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Runaway kids land in city dreaming big

Published: 10th October 2012 10:17 AM  |   Last Updated: 10th October 2012 10:17 AM   |  A+A-

Runaway-kids-land

Today, many children, like the children of Hamelin who followed the pied piper, are being lured to the railway platforms and streets of Bangalore only to lead a life of misery. Dire consequences push children to step out of the world they know and venture out into a harsh, unprotected environment with no certainty as to where they will sleep, when they will get their next meal or what their future will be.

On Monday morning, 13-year-old Mahesh from Gulbarga arrived at the city railway station to work in a hotel. His father who was left disabled by an accident, vented all his frustration on the teenager. Confused and traumatised Mahesh decided to take off. With his gaze fixed on the ground, Mahesh said, “I couldn’t take the physical abuse any more. And I always wanted to work in a hotel. So I told my mother and quietly came away.” Like Mahesh close to 15-20 children come to Bangalore every day from different parts of the country.

Wearing a shabby pair of shorts and T-shirt, 7-year-old Shiva sits in a corner drawing a bright orange cow in his tiny notebook. Rescued by a city-based NGO, Shiva begged in bus stands to augment the family income, the lion share of which was earned by his mother- a commercial sex worker.

Abused both on the street and at home Shiva’s experiences had an adverse effect on his mind.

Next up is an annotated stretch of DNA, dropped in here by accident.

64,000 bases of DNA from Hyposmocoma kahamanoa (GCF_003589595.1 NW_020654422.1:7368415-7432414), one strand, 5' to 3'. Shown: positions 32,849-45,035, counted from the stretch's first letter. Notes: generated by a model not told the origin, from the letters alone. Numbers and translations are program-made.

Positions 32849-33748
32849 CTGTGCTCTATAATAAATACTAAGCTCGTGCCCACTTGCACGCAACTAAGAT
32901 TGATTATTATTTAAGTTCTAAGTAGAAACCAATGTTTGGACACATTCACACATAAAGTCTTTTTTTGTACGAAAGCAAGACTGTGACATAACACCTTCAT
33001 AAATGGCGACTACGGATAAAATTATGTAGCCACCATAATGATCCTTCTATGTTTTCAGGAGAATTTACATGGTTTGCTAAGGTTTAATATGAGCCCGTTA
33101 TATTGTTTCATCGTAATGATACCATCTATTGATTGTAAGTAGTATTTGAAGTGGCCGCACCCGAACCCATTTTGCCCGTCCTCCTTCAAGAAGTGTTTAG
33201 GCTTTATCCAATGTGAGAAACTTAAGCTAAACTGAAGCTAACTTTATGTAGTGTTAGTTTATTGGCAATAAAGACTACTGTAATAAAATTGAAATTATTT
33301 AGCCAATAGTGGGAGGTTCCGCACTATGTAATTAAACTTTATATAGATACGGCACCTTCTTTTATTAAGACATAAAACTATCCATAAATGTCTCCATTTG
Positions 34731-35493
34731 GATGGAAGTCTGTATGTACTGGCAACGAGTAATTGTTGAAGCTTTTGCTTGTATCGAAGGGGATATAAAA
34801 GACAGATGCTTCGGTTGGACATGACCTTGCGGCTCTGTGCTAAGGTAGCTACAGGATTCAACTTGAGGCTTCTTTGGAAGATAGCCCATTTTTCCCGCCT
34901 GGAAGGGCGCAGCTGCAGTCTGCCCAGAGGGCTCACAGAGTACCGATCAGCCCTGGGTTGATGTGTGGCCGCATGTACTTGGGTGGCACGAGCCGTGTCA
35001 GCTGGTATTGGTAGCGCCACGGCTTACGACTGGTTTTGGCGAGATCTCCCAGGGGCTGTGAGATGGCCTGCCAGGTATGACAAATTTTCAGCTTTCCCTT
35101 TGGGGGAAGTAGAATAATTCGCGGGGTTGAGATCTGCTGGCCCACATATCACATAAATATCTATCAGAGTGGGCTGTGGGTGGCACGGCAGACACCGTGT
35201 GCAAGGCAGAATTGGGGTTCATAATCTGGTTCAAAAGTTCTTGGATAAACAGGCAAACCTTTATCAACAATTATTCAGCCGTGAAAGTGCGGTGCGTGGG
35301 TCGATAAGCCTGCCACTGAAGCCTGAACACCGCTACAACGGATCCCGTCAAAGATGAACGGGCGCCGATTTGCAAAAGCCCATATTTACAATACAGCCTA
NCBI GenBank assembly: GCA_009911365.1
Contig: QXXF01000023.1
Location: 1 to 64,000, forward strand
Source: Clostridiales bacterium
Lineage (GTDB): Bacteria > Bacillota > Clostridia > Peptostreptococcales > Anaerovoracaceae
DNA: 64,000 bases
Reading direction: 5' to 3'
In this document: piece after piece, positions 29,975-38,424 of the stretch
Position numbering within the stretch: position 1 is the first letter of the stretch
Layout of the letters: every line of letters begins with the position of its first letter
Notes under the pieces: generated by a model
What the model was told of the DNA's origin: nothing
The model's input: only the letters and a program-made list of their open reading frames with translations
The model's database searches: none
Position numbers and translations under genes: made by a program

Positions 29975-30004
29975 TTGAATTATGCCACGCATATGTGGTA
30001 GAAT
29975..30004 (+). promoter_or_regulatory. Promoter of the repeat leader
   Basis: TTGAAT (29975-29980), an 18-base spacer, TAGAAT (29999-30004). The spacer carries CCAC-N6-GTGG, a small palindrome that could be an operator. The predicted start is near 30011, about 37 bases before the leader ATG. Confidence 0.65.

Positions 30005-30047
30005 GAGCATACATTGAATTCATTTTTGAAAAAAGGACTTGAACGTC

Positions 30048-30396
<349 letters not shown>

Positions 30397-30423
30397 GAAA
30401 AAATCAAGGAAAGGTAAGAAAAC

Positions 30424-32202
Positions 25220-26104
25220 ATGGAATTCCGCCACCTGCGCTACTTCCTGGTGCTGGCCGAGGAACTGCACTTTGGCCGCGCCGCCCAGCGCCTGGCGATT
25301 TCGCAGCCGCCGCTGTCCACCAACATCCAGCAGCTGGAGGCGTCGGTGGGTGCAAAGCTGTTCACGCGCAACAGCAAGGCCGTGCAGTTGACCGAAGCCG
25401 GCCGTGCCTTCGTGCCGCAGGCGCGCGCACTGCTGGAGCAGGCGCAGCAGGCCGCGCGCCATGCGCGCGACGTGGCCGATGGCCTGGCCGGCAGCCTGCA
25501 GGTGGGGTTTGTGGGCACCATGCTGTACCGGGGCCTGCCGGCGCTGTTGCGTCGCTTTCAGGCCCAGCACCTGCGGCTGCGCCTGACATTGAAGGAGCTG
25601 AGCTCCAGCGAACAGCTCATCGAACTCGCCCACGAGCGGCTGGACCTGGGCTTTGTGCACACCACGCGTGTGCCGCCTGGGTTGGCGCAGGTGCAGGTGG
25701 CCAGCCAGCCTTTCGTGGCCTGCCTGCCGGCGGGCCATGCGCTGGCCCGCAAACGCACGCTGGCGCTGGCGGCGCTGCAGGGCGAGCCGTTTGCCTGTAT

City-based NGOs like BOSCO (Bangalore Oniyavara Seva Coota) rescue close to twenty children every day from city bus stands and railway stations. “These children need to be saved before they end up on the streets. Once they start living on the street they are lost,” said Georjeo Pius from the NGO.

The organisation focuses on rescue and rehabilitation of children found in the vulnerable situations especially in places like railway stations, bus stations, market squares and neighbouring slums/streets of Bangalore. After the rescue, children are rehabilitated through counselling, home integration, education, job placement, vocational training, personality enhancement and follow up until the child is able to stand on his/her feet. With a SJPU (Special Juvenile Police Unit) in place, BOSCO claims that 65 per cent of the children they rescued are sent back to their families. But if the family is abusive, the children are retained at the NGO and the parents are counselled.

Vasudeva Sharma, a former member of the Karnataka Commission for Protection of Child Rights and Executive Director of Child Rights Trust said, “It is very important for any NGO or person to file a complaint in a police station if a child is found alone. Most NGOs don’t file a complaint and keep the child illegally in their custody. Such organisations pick up funding based on the number of children under their care.”

He further added, “No matter what, every child should be reunited with their family. But counselling is an important ingredient of rehabilitation. A missing complaint was filed by a child’s parents some time back.

After a lot of investigation it was found that the child had been kept by the authorities of a National level NGO in Bangalore. The child had told them about his background and had also given his address. But the NGO made no attempt to reunite the child with his family.”



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